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Sprint Backs Away From Plan to Offer Google Nexus One

The Google Inc. Nexus One mobile phone
The Nexus One, which was released in January, competes with Apple’s iPhone and RIM’s BlackBerry. Photographer: Tony Avelar/Bloomberg

Sprint Nextel Corp. backed off of plans to offer Google Inc.’s Nexus One mobile phone, the second U.S. carrier within two weeks to abandon the device in favor of other handsets powered by the Android operating system.

Sprint will instead focus on the HTC Corp. Evo phone, which is set to debut this year and run on fourth-generation, or 4G, networks, said Stephanie Vinge-Walsh, a spokeswoman for the third-largest U.S. wireless carrier. “We really feel that it’s better than Nexus One,” she said in an interview today.

The decision to withhold sales of the Nexus One denies Google access to more than 138 million wireless customers on the networks of Sprint and Verizon Wireless, which last month decided against plans to sell the device.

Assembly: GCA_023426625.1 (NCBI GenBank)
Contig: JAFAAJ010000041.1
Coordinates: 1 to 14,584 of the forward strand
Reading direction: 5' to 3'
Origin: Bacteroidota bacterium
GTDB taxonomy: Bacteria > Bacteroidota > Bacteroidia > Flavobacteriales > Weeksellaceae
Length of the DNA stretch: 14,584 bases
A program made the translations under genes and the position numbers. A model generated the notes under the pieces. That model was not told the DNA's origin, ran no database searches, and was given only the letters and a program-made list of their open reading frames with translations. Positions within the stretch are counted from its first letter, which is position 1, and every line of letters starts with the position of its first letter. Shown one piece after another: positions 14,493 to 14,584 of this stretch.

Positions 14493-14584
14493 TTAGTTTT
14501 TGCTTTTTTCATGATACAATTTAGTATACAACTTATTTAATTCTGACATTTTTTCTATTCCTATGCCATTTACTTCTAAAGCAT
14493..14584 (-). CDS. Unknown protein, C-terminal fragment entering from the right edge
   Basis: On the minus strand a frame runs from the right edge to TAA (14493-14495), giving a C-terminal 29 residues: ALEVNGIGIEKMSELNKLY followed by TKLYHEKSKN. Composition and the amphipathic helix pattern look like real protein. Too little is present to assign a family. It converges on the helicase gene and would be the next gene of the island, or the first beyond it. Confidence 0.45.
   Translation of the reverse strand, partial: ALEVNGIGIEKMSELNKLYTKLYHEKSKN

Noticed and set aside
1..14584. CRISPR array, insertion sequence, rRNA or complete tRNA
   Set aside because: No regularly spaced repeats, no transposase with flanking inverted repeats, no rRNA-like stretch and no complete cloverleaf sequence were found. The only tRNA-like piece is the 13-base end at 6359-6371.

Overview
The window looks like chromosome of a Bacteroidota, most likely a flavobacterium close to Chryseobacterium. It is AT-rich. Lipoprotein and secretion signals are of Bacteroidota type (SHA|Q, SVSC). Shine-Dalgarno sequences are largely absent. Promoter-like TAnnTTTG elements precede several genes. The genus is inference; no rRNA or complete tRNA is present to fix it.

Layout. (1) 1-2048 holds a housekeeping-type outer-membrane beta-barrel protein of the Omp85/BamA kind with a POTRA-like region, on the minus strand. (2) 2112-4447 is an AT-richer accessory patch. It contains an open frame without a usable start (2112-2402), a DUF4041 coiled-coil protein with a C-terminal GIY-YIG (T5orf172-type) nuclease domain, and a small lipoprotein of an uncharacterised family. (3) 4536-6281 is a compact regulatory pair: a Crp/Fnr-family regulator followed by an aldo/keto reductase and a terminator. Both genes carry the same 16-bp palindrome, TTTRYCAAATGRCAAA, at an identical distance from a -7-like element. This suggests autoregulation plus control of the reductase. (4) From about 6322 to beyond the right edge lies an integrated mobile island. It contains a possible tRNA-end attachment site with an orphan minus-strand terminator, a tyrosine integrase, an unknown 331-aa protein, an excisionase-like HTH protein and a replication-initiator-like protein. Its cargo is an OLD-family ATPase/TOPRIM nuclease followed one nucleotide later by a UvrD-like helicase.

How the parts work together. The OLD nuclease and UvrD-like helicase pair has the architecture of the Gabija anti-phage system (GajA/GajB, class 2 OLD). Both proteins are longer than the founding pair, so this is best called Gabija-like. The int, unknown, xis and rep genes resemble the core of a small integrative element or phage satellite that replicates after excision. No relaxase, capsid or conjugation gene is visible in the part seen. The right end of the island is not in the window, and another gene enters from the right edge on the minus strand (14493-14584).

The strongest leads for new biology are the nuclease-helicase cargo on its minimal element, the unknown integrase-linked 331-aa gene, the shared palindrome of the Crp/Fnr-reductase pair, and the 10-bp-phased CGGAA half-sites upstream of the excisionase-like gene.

Phones with Google’s Android commanded 28 percent of the U.S. market during the first three months of the year, compared with 21 percent for those with Apple Inc.’s operating system, according to Port Washington, New York-based NPD Group Inc. Phones with Research In Motion Ltd.’s operating system had a 36 percent market share.

Mike Nelson, a spokesman for Mountain View, California-based Google, didn’t immediately return a call seeking comment. The Nexus One, which was released in January, competes with Apple’s iPhone and RIM’s BlackBerry.

Sprint, based in Overland Park, Kansas, added 20 cents, or 5.1 percent, to $4.04 at 4 p.m. in New York Stock Exchange composite trading. The shares have gained 10 percent this year. Google climbed $28.51, or 5.8 percent, to $521.65 in Nasdaq Stock Market trading and has declined 16 percent this year.

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